# BBC Horizon - Fermat's Last Theorem

I usually comment on films on the IMdb site, but there was no mention of this program episode there. Watching it was much like reading "I am a Mathematician", immersed in a fascinating, yet inaccessible world, the one of professional mathematicians.

I often wonder where do they get the money to sit years on end at their desk to prove a theorem, without telling anyone they intend to. Anyway, the story is about this guy, Andrew Wiles, who had the dream of solving Fermat's last unsolved puzzle and one that Fermat himself wrote he had a beautiful solution to. You see, Fermat wrote some conjectures, some ideas he had, and did not write the solutions, thus failing to turn them into theorems.

A lot of mathematicians struggled to prove them and they succeeded, all but one, a problem so simple to define and yet very difficult to solve: show that there are no natural non zero values that satisfy the following equation for any N larger than 2 :

It is amazing the math that this guy has to explore to solve it. Of course, I understand nothing of it, and the show doesn't try to make anyone understand the math, but the feeling and effort are truly remarkable. A must see for anyone needing motivation to better himself.

You want to watch the film, here it is:

I often wonder where do they get the money to sit years on end at their desk to prove a theorem, without telling anyone they intend to. Anyway, the story is about this guy, Andrew Wiles, who had the dream of solving Fermat's last unsolved puzzle and one that Fermat himself wrote he had a beautiful solution to. You see, Fermat wrote some conjectures, some ideas he had, and did not write the solutions, thus failing to turn them into theorems.

A lot of mathematicians struggled to prove them and they succeeded, all but one, a problem so simple to define and yet very difficult to solve: show that there are no natural non zero values that satisfy the following equation for any N larger than 2 :

**.***x^N+y^N=z^N*It is amazing the math that this guy has to explore to solve it. Of course, I understand nothing of it, and the show doesn't try to make anyone understand the math, but the feeling and effort are truly remarkable. A must see for anyone needing motivation to better himself.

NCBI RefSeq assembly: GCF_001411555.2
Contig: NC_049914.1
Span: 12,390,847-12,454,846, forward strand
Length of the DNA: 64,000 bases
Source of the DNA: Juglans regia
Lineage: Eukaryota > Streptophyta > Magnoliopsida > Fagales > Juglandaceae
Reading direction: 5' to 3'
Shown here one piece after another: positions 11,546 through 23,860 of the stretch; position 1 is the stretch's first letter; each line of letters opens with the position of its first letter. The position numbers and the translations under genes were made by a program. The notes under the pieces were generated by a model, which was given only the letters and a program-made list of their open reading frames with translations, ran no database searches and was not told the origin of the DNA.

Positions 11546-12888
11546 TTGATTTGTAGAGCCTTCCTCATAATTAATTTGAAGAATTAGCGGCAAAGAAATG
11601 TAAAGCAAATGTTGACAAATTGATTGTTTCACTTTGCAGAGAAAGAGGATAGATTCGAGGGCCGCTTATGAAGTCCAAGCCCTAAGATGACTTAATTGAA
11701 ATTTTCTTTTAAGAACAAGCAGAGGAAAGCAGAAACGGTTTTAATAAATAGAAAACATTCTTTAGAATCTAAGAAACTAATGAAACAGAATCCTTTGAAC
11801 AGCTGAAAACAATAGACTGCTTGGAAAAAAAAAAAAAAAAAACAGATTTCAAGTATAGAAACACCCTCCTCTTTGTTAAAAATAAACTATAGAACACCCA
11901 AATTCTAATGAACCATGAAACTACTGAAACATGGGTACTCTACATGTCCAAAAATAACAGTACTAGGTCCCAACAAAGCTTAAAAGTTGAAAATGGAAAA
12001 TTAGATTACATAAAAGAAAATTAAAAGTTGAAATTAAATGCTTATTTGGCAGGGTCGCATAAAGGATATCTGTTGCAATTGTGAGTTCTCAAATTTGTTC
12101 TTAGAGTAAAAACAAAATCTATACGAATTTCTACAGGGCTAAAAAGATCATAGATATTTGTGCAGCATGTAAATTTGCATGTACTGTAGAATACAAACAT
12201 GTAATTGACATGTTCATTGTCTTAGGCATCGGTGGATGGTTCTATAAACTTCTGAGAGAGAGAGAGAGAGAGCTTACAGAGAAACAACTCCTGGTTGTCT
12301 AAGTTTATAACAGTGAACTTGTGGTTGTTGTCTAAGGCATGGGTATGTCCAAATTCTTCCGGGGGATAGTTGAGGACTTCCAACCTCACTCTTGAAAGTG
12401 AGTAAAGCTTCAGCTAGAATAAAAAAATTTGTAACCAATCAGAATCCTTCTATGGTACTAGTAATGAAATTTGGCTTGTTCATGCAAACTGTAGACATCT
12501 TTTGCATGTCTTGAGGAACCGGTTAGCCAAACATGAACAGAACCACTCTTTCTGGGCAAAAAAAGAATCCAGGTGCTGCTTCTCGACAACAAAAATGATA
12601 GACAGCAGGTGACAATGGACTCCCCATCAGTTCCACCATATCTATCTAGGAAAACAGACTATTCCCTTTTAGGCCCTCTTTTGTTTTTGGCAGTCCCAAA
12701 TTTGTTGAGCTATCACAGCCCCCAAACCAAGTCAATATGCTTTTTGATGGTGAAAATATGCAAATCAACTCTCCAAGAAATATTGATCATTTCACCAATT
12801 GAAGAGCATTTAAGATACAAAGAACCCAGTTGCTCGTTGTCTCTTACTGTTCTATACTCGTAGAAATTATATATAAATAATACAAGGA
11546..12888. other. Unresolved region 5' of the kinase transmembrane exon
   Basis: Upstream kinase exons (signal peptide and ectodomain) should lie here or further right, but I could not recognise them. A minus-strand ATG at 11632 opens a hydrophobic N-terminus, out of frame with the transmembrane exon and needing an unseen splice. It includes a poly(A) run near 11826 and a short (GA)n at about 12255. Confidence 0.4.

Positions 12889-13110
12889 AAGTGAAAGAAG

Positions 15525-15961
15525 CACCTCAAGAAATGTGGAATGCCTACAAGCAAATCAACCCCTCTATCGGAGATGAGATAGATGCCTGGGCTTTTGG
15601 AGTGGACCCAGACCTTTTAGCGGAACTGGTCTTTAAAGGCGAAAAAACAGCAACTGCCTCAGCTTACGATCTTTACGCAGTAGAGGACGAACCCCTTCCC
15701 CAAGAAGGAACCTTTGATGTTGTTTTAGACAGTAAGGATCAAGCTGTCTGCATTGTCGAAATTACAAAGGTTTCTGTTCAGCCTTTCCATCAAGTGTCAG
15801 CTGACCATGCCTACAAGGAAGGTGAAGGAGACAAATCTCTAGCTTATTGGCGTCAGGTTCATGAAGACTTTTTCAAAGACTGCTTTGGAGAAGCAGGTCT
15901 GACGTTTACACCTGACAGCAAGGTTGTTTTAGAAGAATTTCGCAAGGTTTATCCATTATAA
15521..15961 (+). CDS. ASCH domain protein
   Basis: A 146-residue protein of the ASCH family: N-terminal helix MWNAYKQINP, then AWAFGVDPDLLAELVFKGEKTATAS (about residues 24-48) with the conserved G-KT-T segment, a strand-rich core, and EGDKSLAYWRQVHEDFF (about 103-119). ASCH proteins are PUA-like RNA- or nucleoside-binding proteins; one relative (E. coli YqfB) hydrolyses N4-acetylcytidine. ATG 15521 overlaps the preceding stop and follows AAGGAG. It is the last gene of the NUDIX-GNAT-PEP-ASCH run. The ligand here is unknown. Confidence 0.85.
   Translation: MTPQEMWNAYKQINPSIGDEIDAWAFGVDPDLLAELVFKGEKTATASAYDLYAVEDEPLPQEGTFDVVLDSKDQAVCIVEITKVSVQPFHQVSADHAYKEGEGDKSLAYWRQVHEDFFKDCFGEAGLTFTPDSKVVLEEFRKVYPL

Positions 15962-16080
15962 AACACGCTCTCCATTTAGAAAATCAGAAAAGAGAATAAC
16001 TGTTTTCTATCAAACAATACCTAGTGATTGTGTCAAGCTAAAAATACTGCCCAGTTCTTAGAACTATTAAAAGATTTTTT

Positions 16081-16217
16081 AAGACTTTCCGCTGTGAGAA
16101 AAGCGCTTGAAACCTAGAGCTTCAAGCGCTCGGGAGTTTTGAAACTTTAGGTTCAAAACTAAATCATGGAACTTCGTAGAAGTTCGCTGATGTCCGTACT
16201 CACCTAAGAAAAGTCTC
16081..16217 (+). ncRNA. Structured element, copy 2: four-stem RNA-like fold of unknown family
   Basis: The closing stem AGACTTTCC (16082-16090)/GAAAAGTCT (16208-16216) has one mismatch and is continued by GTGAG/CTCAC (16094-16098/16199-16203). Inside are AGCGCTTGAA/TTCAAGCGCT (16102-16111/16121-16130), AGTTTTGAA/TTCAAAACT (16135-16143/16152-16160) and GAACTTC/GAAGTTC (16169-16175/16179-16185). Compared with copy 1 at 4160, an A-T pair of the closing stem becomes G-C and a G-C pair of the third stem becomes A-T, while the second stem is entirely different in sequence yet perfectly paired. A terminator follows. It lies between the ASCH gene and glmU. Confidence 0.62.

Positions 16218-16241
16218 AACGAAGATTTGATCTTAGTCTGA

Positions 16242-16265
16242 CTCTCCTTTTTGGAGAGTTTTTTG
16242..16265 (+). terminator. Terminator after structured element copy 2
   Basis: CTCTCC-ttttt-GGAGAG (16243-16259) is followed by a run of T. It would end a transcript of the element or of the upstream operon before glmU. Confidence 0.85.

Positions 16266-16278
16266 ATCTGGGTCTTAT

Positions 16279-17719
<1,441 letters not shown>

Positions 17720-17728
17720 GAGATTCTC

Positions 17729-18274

You want to watch the film, here it is:

## Comments

<p>siderite said:<br><br>Besides, any act of observing the future will undoubtedly change it. <br><br>=========<br><br>Now wait a second. That *sounds* really straightforward and scientifically common-sensical.<br><br>But it's totally without any evidence or verification as far as I know. We have no idea what the dynamics of and laws regarding seeing the future are.</p>

Vleeptron Dude<p>Well, that is not necessarily true. While Fermat's theorems have been proven, there might still be some Fermat manuscript waiting to be discovered, thus adding a new, unsolved one to the pot.<br><br>Besides, any act of observing the future will undoubtedly change it. Star Trek was right 100% when it was aired, but nowadays, who would dare wear a red uniform anymore?</p>

Siderite<p>Beside working in total secrecy, Wiles did his research in his attic without a computer or a telephone.<br><br>Star Trek fans hate Wiles. In an episode of Star Trek TNG, Jean-Luc Picard discusses his hobby: Trying to prove Fermat's Last Theorem.<br><br>Then a couple of years after the episode aired, Wiles proved it. So Star Trek's depiction of our far future is A LIE!!!<br><br>Blasphemy! Heresy!</p>

Vleeptron Dude